• Copper (0.42 mg – 42% of NRV).

Dose recommendations

Each pack of 1 kg of organic sultana contains about 32 servings of 30 g.

The beneficial effect of copper is achieved with the daily intake of about 36 g of product. 

Individual needs will vary according to age, gender, weight and physical activity. A varied and balanced diet and a healthy lifestyle are the basis of your well-being.

Affordable price

Affordable price means to us offering our clients organic sultana with no added sugar – containing only natural sugar - that everybody can enjoy.

On one hand, we want to place the right value on raw materials in order to obtain a quality product by paying our farmers a fair price; on the other hand, we want to fulfil your needs when it comes to pricing.

We establish fair long-term relationships with our producers to avoid race-to-the-bottom pricing and that are based on trust as part of our efforts to offer you the finest and most natural product.

Not only that: by choosing large packs of organic sultana, you are also contributing to the reduction in the use of plastic.

Storage

You can store organic sultana in cool, dry places away from heat and moisture. Here are 4 useful tips:

  • The best way to store organic sultana is in a refrigerated environment. Nuturally organic sultana can also be stored at room temperature during the winter season given the low temperatures. During summer, however, it is advisable to store the product in the refrigerator or in the coolest possible environment, as increased temperatures could encourage decay.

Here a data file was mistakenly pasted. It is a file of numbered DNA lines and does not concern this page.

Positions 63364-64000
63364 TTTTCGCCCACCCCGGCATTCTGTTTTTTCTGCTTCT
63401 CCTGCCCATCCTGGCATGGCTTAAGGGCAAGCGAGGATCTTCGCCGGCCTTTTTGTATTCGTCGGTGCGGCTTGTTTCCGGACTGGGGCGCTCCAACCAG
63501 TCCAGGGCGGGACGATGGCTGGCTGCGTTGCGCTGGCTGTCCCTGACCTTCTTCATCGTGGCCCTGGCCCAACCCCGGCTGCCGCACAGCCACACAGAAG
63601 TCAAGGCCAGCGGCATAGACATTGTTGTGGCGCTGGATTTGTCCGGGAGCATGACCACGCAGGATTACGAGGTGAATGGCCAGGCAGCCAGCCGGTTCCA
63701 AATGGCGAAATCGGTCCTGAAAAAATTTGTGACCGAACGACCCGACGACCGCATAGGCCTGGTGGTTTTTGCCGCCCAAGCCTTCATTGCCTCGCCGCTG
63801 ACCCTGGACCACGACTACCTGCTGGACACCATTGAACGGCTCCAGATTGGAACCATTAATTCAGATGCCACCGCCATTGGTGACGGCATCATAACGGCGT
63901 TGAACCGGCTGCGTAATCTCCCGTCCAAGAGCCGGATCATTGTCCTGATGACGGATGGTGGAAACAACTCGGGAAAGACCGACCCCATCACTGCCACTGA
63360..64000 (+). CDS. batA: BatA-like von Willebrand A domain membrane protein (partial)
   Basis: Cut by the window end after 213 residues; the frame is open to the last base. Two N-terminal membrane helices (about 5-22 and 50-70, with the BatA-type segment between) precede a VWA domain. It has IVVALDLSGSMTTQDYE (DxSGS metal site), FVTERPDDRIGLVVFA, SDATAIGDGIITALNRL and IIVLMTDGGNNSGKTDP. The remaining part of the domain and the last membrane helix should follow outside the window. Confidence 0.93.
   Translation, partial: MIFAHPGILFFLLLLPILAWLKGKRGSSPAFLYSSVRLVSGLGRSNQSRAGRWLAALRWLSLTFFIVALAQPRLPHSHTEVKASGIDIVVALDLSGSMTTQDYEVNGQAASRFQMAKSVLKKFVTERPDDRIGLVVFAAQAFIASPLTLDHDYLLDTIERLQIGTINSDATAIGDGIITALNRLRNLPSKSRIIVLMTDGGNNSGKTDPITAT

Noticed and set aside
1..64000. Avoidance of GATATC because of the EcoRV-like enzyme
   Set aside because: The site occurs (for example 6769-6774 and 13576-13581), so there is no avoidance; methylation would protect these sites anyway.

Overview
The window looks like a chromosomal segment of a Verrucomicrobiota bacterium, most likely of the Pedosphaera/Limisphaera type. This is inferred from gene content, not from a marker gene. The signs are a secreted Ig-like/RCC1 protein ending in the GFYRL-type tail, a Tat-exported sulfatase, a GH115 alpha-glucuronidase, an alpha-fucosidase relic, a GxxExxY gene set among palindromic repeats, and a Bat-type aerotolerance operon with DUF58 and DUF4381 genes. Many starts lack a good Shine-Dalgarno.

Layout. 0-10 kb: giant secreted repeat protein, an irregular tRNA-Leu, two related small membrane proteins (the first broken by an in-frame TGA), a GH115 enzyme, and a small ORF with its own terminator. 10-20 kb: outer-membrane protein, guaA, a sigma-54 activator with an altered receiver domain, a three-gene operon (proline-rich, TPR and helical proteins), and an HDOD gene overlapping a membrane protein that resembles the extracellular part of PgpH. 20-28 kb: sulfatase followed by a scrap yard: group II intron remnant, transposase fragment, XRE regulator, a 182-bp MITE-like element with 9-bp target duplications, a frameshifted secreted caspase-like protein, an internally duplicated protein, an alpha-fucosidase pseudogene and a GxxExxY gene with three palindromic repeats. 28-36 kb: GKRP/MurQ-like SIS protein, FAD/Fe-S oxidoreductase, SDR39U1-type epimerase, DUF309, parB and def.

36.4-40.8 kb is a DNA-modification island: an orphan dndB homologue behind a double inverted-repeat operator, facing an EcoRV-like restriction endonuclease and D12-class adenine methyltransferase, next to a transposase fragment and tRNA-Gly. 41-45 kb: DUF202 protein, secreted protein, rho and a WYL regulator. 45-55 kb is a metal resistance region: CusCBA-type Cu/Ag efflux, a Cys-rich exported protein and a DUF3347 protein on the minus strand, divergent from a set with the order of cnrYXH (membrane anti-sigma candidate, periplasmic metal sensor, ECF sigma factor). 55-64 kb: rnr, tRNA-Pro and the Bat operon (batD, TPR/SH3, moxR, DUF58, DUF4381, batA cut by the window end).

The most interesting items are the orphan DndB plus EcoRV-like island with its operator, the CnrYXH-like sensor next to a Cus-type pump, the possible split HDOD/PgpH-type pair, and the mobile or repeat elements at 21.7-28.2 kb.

• The ideal container for the storage of organic sultana is glass. Indeed, because of its composition it is impervious to chemical agents and gases, and, as it has excellent insulation properties, it holds the initial temperature for longer than other materials. It is even better if the glass is coloured: using coloured glass blocks the entry of certain wavelengths of light (including ultraviolet), and thus certain nutritional and organoleptic characteristics remain unaltered. 
  • The type of closure of the container is also important as an airtight cap ensures that the food is protected from excessive contact with oxygen that can lead to lipid oxidation and encourage the growth of aerobic bacteria.
  • The best kind of storage environment is one which is well ventilated because ventilating the premises keeps internal humidity under control, which otherwise could escape from windows, thereby guaranteeing the right balance to lessen the onset of mould.